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I'm running apache and bind9 on the same server. I would like to set a master zone to route back to this very machine's IP address without explicitly specifying it. Is this possible?

If I use 127.0.0.1 for the A record, then when another computer on the network does an nslookup for mydomain.local, bind of course just returns the loopback ip (127.0.0.1) -- not the IP of the server.

Is there to way to tell it to just return the network IP address for the server itself, as defined in /etc/network/interfaces?

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up vote 2 down vote accepted

So here's my newly formatted reply.

You can do several things for a changing local IP address.

Option 1 - dnsmasq + hosts + subzone

You can define all your other names do a CNAME on this subzone which you could configure from dnsmasq in the same server.

With this you can just have some ssh script triggered on the event of an IP change that'll automatically change the hosts file on the remote server and restart dnsmasq

Option 2 - DNS dynamic zones

You can use dns dynamic update to configure your local zone to accept changes from authorized clients, do the same as in option one with the CNAMEs and have a dynamic entry for your server with a very low TTL, then create a script in your machine that checks your IP and if different proceed to update.

I much rather like option 2,it's a lot cleaner and it uses a feature in bind that is underused and quite awesome.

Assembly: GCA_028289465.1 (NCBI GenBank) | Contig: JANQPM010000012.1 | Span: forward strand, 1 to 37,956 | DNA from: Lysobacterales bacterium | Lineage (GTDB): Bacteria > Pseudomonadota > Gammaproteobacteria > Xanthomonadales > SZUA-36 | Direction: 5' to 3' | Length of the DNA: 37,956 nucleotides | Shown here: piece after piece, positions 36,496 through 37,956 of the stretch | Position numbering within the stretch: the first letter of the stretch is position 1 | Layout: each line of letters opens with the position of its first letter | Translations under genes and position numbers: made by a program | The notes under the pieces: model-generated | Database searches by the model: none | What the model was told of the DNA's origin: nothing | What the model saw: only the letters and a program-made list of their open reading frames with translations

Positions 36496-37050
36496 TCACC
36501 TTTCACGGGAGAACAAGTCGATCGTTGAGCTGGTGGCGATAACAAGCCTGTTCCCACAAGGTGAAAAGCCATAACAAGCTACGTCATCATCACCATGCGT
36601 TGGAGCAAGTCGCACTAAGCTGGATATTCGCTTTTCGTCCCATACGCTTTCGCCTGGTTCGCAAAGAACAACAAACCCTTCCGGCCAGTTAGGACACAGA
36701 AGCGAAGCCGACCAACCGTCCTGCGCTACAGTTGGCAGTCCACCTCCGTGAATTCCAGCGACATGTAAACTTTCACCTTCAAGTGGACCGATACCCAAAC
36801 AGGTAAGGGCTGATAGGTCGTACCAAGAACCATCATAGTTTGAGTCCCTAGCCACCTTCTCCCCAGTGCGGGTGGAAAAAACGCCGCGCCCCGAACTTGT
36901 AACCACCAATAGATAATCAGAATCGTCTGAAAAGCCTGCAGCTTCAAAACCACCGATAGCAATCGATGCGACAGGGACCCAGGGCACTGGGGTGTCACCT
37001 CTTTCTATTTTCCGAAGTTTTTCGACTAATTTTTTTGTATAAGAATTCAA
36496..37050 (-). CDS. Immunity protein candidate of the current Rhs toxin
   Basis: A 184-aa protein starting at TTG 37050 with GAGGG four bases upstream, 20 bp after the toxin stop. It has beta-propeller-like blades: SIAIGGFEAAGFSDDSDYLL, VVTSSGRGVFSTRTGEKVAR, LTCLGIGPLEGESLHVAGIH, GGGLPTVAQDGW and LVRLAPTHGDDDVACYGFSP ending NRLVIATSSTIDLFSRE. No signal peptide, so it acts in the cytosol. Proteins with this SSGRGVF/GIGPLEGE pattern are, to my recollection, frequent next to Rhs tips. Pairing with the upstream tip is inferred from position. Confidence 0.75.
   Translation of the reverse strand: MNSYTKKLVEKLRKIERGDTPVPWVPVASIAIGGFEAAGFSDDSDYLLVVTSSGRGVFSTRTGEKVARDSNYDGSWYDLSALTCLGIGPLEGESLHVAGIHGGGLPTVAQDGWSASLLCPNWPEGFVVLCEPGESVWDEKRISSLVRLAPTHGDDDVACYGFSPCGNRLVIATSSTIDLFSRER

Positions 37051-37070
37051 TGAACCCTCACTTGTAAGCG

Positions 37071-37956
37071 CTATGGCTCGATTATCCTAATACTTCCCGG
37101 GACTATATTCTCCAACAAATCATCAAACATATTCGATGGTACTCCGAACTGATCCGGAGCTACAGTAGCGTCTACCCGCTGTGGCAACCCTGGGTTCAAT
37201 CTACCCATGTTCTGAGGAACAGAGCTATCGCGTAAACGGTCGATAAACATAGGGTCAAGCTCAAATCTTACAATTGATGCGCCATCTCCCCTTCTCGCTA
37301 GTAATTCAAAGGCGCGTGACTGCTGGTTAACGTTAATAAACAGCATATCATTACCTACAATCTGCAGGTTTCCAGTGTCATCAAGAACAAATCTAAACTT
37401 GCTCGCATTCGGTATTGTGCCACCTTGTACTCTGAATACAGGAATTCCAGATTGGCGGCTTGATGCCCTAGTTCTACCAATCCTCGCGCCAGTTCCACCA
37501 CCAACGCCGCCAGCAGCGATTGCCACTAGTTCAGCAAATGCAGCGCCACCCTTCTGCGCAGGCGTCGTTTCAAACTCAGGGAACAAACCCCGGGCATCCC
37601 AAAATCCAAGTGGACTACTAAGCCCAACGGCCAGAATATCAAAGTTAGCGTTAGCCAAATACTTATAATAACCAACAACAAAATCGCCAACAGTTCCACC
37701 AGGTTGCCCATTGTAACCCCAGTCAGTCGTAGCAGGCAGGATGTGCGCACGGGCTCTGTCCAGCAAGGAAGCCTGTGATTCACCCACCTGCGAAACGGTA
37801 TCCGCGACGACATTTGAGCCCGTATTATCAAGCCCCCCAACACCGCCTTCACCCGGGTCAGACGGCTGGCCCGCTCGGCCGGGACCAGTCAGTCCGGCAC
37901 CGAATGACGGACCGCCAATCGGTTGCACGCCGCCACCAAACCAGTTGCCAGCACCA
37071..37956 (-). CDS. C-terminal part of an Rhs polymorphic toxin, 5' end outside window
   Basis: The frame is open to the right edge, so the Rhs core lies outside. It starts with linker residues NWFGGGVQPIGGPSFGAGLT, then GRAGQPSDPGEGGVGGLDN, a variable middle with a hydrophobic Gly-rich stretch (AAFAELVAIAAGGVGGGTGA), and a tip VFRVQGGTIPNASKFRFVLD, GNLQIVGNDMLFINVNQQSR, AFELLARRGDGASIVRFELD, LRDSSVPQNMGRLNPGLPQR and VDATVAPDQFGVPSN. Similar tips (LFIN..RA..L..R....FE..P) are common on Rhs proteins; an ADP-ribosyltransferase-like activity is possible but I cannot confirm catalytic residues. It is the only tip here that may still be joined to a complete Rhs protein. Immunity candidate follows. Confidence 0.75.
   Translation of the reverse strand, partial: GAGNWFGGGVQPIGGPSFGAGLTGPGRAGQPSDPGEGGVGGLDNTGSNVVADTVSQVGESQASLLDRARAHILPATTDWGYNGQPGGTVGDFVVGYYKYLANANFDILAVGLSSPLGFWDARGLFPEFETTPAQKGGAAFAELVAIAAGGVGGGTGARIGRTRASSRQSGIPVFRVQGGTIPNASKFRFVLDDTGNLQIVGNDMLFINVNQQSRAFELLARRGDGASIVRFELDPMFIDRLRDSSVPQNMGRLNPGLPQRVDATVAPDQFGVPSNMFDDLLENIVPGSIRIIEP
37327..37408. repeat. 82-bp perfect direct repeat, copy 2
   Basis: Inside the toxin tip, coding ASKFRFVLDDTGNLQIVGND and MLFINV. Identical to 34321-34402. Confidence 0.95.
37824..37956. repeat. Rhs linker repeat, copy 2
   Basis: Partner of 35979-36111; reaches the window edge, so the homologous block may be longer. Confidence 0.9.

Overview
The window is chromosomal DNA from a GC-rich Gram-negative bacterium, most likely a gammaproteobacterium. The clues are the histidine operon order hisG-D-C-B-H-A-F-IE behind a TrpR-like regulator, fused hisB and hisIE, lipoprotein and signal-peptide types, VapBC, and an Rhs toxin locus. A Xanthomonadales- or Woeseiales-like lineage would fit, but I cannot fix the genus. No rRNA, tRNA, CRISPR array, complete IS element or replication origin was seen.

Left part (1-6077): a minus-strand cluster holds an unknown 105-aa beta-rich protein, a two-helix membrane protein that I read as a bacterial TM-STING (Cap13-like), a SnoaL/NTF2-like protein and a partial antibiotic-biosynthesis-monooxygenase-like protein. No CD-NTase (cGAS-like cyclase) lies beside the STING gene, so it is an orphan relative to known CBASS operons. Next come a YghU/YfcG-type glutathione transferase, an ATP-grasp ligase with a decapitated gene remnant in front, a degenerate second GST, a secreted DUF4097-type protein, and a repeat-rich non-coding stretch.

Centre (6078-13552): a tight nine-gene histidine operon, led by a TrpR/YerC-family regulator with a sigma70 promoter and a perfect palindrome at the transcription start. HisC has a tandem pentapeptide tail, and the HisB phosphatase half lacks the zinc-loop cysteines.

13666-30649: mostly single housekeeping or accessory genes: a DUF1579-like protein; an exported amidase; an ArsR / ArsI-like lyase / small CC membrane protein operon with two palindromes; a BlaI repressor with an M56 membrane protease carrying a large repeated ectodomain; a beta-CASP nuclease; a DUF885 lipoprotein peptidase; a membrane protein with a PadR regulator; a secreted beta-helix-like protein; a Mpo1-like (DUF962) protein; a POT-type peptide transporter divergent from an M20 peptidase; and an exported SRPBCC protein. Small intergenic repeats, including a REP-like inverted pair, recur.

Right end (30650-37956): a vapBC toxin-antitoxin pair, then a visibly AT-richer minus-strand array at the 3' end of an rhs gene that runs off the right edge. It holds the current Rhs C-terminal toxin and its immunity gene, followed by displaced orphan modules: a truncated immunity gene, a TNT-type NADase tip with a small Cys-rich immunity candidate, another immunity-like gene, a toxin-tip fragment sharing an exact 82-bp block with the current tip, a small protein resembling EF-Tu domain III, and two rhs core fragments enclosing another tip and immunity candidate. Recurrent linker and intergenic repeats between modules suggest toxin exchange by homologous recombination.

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Ah sorry Greg, I'll reformat my answer :) –  lynxman Feb 1 '11 at 14:38
    
Hope that is better! –  lynxman Feb 1 '11 at 14:51
    
Makes sense -- thank you much. –  Greg Feb 1 '11 at 14:58
    
I think you misunderstood me. I should have probably warned ahead of time that I'm an ignorant dolt when it comes to servers, so I have a hard time explaining things - sorry. I don't need to make the results of the lookup 'different' for the server -- just for bind to return the server's local IP (which is static, but may be subject to change later). Unfortunately, I don't think I can get away with a simple edit to the hosts file, as I absolutely need wildcard subdomains in this case. (deleted / reposted: meant to say "AM an ignorant dolt, etc..") –  Greg Feb 3 '11 at 4:56
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